Tom Davenport

Filmmaker, Documentarian, and Media Curator
A man poses in front of a barn.
Photo by Gabriella Garcia-Pardo/ Hypothetical Films


Tom Davenport, recipient of the 2021 Bess Lomax Hawes National Heritage Fellowship, has dedicated much of his life to creating forums to teach the world about different cultures and ways of life. Through collaborations with hundreds of documentary filmmakers, he brings stories and traditions of American culture to Folkstreams, a free streaming service for nearly 400 hard-to-find documentary films about American folklife. The curated site includes interviews with filmmakers, background essays, teacher guides, and film transcripts. The films of Les Blank, Arlene Bowman (Diné), John Cohen, Amanda Dargan, Gerald Davis, Bill Ferris, Debora Kodish, Alan Lomax, Olga Nájera-Ramírez, Pete and Toshi Seeger, Bill Wiggins, and Steve Zeitlin are among those whose work lives on Folkstreams.

Davenport had early contact with iconic figures in folklife and cultural heritage when his father, Robert Davenport, moved to Washington, DC during the Great Depression and became president of the Washington Book Shop, a left-leaning cooperative which hosted performances of Woody Guthrie and Lead Belly. He then discovered their 78 rpm records as a teenager in the 1950s.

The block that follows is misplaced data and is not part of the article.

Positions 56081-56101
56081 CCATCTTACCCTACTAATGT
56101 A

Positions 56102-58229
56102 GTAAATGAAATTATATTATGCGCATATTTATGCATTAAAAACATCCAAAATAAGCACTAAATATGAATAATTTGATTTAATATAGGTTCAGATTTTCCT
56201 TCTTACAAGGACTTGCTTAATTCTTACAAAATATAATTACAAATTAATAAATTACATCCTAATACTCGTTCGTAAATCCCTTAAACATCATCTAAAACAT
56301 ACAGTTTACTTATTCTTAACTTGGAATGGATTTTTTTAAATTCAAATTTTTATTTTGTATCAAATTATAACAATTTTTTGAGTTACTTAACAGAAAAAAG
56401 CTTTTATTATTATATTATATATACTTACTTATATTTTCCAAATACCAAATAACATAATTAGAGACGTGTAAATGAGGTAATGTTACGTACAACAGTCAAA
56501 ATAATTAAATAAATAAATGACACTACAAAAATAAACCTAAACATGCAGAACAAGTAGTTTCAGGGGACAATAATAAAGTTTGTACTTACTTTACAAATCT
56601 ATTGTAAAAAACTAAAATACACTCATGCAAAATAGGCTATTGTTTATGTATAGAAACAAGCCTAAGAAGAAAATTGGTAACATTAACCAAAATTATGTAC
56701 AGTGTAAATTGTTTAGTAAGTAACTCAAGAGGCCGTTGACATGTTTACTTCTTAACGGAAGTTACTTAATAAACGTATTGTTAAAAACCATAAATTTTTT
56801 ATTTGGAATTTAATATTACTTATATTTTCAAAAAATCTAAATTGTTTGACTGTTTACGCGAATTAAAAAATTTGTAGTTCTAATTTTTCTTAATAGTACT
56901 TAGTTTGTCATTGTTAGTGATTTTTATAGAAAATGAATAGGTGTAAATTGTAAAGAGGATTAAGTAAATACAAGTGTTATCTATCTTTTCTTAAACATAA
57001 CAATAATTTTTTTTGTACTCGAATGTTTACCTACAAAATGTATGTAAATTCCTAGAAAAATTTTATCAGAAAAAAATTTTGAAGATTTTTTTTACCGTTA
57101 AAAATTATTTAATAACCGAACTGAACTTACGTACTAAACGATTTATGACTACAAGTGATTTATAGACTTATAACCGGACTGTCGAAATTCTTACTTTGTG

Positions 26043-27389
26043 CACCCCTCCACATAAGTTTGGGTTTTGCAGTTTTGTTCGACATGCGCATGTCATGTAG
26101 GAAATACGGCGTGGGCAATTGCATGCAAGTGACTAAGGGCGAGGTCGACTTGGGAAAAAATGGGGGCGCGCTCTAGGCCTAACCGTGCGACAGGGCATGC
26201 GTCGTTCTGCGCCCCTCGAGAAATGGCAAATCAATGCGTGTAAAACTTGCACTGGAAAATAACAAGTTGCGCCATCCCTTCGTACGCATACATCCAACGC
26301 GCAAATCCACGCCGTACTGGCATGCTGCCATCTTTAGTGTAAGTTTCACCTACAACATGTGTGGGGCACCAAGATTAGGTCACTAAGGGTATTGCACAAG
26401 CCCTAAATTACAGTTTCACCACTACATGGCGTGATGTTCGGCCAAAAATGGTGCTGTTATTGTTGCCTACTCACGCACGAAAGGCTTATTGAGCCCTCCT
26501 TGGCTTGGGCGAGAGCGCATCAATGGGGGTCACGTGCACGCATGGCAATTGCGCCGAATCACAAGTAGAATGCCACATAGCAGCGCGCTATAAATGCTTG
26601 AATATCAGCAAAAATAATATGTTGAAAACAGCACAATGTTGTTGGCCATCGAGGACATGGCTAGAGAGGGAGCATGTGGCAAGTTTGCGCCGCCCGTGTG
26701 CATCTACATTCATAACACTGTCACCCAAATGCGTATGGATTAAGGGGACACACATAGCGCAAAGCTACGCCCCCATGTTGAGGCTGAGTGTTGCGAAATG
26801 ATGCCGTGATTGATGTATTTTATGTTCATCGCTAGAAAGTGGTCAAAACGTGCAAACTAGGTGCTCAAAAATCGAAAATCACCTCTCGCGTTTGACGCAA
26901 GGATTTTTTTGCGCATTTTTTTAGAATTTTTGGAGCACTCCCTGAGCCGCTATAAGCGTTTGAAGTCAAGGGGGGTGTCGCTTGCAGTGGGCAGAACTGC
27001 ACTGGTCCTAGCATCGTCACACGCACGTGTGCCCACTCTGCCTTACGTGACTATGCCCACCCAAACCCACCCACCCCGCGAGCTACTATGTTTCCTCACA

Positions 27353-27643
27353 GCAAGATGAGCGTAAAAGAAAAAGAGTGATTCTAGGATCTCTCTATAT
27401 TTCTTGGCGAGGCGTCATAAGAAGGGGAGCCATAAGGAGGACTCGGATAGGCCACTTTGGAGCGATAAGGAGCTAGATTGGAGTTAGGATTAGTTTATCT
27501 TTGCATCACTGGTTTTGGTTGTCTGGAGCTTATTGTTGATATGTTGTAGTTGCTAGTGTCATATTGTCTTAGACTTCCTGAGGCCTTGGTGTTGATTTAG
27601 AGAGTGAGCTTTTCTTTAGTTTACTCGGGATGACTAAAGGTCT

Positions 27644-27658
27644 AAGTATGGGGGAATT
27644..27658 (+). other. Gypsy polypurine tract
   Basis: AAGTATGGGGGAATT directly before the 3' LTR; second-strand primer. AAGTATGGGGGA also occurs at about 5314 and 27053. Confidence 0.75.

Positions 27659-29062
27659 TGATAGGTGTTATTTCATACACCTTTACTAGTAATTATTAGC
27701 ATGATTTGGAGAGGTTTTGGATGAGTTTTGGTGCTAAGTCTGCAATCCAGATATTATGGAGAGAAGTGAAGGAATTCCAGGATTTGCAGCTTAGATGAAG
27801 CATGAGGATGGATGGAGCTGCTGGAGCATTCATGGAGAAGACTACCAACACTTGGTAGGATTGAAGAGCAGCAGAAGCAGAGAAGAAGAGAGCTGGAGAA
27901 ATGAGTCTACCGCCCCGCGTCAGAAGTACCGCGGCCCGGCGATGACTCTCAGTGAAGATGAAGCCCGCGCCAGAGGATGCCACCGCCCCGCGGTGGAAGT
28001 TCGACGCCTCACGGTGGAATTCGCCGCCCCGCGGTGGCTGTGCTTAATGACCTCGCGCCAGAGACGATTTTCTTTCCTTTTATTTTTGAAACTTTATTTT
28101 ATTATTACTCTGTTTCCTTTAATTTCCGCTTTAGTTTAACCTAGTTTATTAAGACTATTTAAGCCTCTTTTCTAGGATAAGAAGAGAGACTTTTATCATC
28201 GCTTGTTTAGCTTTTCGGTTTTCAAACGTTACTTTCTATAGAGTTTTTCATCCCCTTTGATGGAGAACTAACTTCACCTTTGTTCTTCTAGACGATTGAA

Davenport attended Yale and spent time in East Asia, where he began a lifelong practice in Zen Buddhism and began to photograph folk traditions in Taiwan. He moved to New York in the mid-1960s, and found a job with Richard Leacock and D.A. Pennebaker, pioneers of cinéma verité. He married Miriam McDaniel, and in 1970, they moved to a farm in Virginia to complete work on his first documentary, The Shakers. There, he began a lifelong partnership with folklorist Dan Patterson from UNC Chapel Hill. Simultaneously, the Davenports produced From the Brothers Grimm, a live-action series of folktales set in Virginia.

Struggling to get his own documentary films seen, and to shine a light on other folklore-inspired films, Davenport became intrigued with new technologies of streaming in the late 1990s. In 2000, he wrote to folklorist Bill Ferris, then chairman of National Endowment for the Humanities, about his idea for a streaming site. This started a 20-year search for folklife films, a number of which would have been irretrievably lost but for his efforts to identify and stream them. The films now serve as a touchstone for younger generations to tap into the lived experiences of often overlooked Americans with deeply rooted traditions. As Davenport wrote, “One of the ways we made Folkstreams appealing was to treat the filmmaker as an artist, an ‘auteur.’ The films we selected for Folkstreams are not clips of performances, but documentaries that have a story, and in best of them, give something of the catharsis that art conveys.”

Davenport received the first Archie Green Award from the American Folklore Society, which recognized Folkstreams as a visionary project. The award described as "an extraordinary democratic initiative in public folklore and education, exponentially increasing the visibility of the field, and giving grassroots communities across the U.S. access to their own traditions, folklore, and cultural history."

By Steve Zeitlin, Founding Director, City Lore

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